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Repeat offenders get jail time in Montana, Idaho DUI cases



Recent sentencing in DUI cases across the country shows a trend toward more jail time for repeat offenders.

Last week, there are two reports of women receiving 1 year and 1-8 years in jail for repeat offenses. The first woman, 49-year-old Shauna Marie Cudney, was sentenced to 13 months in jail and 3 years probation for repeat DUI offenses in Montana. This is the maximum penalty for a Montana felony DUI in this case.

Reports indicate this recent arrest was Cudney’s 8th DUI charge. The first 5 charges, however, took place in Oregon stretching back beyond 10 years. This was Cudney’s third charge in the state of Montana. Adding to the sentencing was .226% BAC Cudney showed on a breath test during her most recent arrest.

A similar report comes out of Naples, Idaho, where 46-year-old Mary Diane Fisher will face 1-8 years for her 5th DUI offense in Idaho in 6 years. Fisher was facing a possible 5 years to life sentence for her arrests; 4 of the 5 DUI arrests occurred while she was on probation for a previous violation.

Fisher was first arrested in 2002, then again 6 months later. She was subsequently arrested and charged with felony DUI. She served a prison sentence and attended a rehabilitation program. She was arrested a final time in 2007 before allegedly reforming through a church’s 12-step program. Unfortunately, Fisher relapsed later in 2007.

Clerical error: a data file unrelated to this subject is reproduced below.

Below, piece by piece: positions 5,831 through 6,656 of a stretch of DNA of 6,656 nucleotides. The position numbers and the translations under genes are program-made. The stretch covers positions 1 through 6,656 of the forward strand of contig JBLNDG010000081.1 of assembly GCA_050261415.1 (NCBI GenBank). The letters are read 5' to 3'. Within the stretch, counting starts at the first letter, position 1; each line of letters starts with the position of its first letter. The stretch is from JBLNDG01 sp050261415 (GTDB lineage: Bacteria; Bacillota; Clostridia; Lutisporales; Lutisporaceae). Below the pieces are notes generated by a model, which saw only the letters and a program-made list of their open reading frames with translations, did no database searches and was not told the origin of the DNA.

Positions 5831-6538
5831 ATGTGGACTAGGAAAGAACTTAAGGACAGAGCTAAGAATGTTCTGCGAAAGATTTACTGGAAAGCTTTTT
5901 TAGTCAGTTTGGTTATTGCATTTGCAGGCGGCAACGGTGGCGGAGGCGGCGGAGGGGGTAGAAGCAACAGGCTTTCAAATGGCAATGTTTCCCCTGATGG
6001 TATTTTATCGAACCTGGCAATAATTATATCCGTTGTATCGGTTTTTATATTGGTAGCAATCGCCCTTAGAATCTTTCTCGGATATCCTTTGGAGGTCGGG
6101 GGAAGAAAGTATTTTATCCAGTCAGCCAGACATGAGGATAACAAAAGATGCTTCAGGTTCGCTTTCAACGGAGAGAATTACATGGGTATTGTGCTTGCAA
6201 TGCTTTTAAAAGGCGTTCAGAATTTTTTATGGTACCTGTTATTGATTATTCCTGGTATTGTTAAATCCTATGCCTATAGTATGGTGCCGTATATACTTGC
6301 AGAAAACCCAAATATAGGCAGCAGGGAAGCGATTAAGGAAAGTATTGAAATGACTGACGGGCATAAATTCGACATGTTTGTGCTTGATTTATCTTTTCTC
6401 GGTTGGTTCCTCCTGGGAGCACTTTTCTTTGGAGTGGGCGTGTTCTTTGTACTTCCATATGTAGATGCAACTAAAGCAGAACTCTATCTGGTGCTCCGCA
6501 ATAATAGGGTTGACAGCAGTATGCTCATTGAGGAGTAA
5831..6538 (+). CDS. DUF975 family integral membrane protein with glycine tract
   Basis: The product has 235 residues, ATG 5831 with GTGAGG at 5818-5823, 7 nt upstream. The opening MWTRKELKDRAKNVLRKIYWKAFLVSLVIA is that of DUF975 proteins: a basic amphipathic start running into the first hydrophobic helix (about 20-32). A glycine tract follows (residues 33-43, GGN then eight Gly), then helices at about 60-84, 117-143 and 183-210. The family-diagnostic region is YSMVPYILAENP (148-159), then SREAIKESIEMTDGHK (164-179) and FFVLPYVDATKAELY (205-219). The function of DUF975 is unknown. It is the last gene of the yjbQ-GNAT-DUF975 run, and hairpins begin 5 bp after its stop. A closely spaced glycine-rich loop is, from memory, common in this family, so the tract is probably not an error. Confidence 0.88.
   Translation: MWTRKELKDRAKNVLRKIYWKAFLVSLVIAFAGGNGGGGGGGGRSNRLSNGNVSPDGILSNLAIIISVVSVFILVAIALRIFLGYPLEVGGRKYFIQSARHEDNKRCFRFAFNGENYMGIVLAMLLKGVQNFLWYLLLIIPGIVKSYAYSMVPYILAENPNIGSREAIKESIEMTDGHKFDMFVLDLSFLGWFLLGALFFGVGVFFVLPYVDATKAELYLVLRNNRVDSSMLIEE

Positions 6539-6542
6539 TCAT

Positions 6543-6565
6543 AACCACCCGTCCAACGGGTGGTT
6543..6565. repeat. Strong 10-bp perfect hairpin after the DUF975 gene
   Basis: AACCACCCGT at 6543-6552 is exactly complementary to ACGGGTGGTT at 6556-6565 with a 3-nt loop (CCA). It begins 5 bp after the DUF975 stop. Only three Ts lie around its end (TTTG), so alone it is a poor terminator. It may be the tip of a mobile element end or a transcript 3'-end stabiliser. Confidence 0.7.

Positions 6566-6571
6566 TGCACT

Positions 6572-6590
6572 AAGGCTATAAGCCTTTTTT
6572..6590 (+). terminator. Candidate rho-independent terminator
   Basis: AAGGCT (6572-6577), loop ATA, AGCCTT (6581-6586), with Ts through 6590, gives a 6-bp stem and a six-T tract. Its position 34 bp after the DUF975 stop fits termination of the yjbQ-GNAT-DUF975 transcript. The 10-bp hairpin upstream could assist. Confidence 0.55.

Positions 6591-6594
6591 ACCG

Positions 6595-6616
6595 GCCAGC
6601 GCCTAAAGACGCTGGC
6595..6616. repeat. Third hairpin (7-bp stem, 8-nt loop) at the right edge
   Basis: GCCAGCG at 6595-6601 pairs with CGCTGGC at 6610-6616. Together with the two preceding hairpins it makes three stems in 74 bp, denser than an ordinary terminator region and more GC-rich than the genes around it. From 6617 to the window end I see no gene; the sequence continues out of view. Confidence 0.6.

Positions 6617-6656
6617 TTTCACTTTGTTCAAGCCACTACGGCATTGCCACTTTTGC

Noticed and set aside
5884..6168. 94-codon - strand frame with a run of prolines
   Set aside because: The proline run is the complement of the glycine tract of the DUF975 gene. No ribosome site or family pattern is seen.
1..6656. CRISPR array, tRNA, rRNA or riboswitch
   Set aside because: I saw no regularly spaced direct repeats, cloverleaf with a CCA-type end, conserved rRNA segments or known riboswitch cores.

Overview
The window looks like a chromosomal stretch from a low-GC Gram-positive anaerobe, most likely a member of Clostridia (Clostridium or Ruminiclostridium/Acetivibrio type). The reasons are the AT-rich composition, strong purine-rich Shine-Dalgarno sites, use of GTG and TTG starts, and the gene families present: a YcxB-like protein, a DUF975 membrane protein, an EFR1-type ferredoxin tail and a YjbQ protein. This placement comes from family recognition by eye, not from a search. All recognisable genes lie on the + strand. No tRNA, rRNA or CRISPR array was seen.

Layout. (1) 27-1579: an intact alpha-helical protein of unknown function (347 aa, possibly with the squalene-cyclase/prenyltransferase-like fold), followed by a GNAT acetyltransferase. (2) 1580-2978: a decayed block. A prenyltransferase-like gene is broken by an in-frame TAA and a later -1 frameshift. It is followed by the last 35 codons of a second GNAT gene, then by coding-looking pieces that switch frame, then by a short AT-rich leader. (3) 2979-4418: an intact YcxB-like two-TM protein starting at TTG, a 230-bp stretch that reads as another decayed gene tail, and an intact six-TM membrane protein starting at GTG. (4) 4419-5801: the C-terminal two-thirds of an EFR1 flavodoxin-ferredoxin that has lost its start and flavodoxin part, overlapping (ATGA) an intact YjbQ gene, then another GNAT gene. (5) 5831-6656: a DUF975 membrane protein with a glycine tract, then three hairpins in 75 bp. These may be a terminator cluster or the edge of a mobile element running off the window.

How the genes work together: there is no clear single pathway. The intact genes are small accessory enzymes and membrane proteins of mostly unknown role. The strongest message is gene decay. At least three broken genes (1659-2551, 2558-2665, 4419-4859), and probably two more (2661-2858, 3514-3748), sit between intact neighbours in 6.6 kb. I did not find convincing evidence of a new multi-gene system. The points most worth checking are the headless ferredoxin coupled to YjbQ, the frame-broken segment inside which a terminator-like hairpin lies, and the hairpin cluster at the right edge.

Calls for greater sentencing and life-long license revocations for repeat DUI offenders are populating public debate. This is mostly owing to the fact statistics show repeat offenders are more dangerous than first-time offenders. Further, many question how a person with 8 or 5 DUI offenses can be permitted to continue driving despite a lack of signs he or she is reformed.

The sentencing of these two women, Cudney receiving the maximum, points to the fact judges are responding to the concerns. These two stories also highlight another problematic trend: at the same time DUIs among male drivers are dropping drastically, those among female drivers are rising sharply.

There is little research to explain the rise in female DUIs. Many believe the convictions are occurring because lower BAC limits unfairly target women who process alcohol differently and may need different partition ratio standards.

Ultimately, both male and female repeat offenders should expect hard jail time in most states. For this reason, it may no longer make sense to plead guilty to a first-offense DUI if the penalty is very small. This conviction can stay on your record up to 10 years, and it may be used against you in another state even if DUI laws differ there.

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